YESHIVAT HAR ETZION
ISRAEL KOSCHITZKY VIRTUAL BEIT MIDRASH (VBM)
Introduction to the Study of Talmud
Megilla: 02- 21a
A scan of the classic printed daf can be found at:
Key words and phrases in Hebrew and Aramaic are marked in blue, and their translation/explanation can be seen by placing the cursor over them.
From time to time, the shiur will include instructions to stop reading and do some task on your own. This will be marked by a
We are beginning the third perek of Masechet Megilla, on daf 21a. The perek begins with a mishna, which is what we will be reading today. As I stated last week, we will jump right in.
Take a look at the scan of the daf or your printed edition. The mishna is in the middle of the page. Normally, a new mishna would begin with the letters מתני, which simply indicate a "matnitin", a mishna, but because this is the beginning of a new chapter, the printers thought that unnecessary. We begin with the first two lines.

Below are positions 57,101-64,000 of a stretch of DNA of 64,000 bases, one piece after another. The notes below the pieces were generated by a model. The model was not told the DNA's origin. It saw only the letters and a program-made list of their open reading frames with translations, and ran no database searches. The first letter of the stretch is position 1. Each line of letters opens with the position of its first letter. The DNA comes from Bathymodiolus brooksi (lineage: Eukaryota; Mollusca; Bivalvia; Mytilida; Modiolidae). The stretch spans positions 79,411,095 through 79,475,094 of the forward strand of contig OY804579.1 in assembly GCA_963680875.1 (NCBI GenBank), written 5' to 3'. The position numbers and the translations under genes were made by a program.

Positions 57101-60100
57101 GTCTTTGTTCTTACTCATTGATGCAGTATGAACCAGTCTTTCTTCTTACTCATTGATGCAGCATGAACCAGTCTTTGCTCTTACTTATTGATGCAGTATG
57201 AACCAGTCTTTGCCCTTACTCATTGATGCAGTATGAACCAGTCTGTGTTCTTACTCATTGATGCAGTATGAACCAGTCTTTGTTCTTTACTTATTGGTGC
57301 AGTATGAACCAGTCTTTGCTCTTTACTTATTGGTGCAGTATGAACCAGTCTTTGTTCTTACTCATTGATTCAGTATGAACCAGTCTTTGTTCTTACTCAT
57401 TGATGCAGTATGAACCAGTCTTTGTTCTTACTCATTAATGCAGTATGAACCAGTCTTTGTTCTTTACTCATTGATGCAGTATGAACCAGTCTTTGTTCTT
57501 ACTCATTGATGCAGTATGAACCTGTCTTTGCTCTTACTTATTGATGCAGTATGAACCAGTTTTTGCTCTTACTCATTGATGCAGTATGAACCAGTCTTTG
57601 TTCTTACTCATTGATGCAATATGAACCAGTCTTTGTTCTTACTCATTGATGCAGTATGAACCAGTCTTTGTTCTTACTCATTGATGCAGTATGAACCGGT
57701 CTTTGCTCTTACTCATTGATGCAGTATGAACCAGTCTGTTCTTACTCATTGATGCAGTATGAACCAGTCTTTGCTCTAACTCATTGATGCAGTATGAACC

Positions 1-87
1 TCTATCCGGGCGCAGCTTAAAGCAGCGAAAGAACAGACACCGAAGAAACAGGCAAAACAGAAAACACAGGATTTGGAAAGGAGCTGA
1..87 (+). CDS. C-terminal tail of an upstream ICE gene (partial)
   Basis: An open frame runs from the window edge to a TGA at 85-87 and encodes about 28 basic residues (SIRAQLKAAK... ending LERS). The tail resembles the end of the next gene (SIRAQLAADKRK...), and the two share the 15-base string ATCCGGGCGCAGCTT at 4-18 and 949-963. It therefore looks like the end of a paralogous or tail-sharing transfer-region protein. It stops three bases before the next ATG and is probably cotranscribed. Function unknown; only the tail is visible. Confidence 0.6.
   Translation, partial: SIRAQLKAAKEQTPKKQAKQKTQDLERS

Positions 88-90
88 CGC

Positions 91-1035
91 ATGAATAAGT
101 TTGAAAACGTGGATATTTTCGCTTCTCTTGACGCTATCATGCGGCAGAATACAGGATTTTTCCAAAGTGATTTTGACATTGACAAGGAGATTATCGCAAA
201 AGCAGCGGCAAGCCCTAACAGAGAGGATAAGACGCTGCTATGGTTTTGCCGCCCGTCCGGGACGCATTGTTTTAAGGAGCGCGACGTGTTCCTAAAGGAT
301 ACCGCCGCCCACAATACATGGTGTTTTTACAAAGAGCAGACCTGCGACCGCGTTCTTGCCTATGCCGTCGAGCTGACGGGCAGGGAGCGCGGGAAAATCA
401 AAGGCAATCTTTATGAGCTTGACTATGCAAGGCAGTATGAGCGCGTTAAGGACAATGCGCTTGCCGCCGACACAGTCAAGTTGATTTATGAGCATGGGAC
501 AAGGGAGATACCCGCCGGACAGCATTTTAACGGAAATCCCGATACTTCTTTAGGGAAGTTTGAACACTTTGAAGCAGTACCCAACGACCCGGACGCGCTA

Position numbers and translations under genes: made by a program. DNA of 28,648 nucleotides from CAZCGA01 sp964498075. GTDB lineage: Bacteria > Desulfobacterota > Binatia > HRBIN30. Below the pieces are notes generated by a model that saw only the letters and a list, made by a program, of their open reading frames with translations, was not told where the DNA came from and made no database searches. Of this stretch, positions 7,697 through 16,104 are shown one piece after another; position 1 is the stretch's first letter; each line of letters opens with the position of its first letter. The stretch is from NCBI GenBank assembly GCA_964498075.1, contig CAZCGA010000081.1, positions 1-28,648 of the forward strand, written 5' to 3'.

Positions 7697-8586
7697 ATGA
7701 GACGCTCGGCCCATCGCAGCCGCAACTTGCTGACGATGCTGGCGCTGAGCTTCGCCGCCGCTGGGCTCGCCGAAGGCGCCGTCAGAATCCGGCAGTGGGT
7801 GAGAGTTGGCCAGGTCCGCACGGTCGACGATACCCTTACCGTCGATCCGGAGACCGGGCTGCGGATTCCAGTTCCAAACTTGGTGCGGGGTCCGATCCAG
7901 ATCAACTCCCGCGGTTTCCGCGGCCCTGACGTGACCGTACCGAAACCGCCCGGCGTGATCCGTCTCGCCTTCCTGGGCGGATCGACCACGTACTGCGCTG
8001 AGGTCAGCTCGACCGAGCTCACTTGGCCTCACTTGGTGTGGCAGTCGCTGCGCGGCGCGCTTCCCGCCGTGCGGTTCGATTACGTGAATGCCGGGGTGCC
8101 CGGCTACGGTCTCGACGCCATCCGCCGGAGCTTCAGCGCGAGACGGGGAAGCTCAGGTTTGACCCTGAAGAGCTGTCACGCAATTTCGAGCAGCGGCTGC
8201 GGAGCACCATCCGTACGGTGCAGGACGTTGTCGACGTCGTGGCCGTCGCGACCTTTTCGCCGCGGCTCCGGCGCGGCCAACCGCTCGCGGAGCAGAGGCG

I deliberately translated the mishna in a totally literal manner, and it is not readily clear what it means. I did so, because the Hebrew original is not any clearer. The Mishna is often written in a terse, nearly telegraphic style, and you have to not so much read it as to decipher it. In this case, I do not think that it is too difficult, so first take a few minutes and try and decide what is the meaning of the first two lines. I shall patiently wait until you have done so.
In any event, Rashi is there to help us.
Look at the first Rashi on the Mishna.
In other words, there is no need for the reader of the megilla to stand; he may sit if he wishes to.
Now for the second line of the mishna, we turn to the second Rashi (s.v. "karuhu").
Now, you may ask how Rashi knows that "two read" means "two reading together," and not "two reading one after the other." When we see the gemara on this mishna, which won't be this week, the answer will be clear. One of the advantages of using Rashi is that he knew all of the Talmud before he wrote his commentary, so we benefit from his superior knowledge. In the meantime, we can simply trust him.
So, the mishna is stating two laws:
The fact that it is necessary to state these two laws implies that there exists a prima facie reason why both of these possibilities should have been disqualified. More importantly, there may well be other readings where in fact one needs to stand, and where only a solo reading is permitted. This implication is the starting point of the gemara, to which we now move.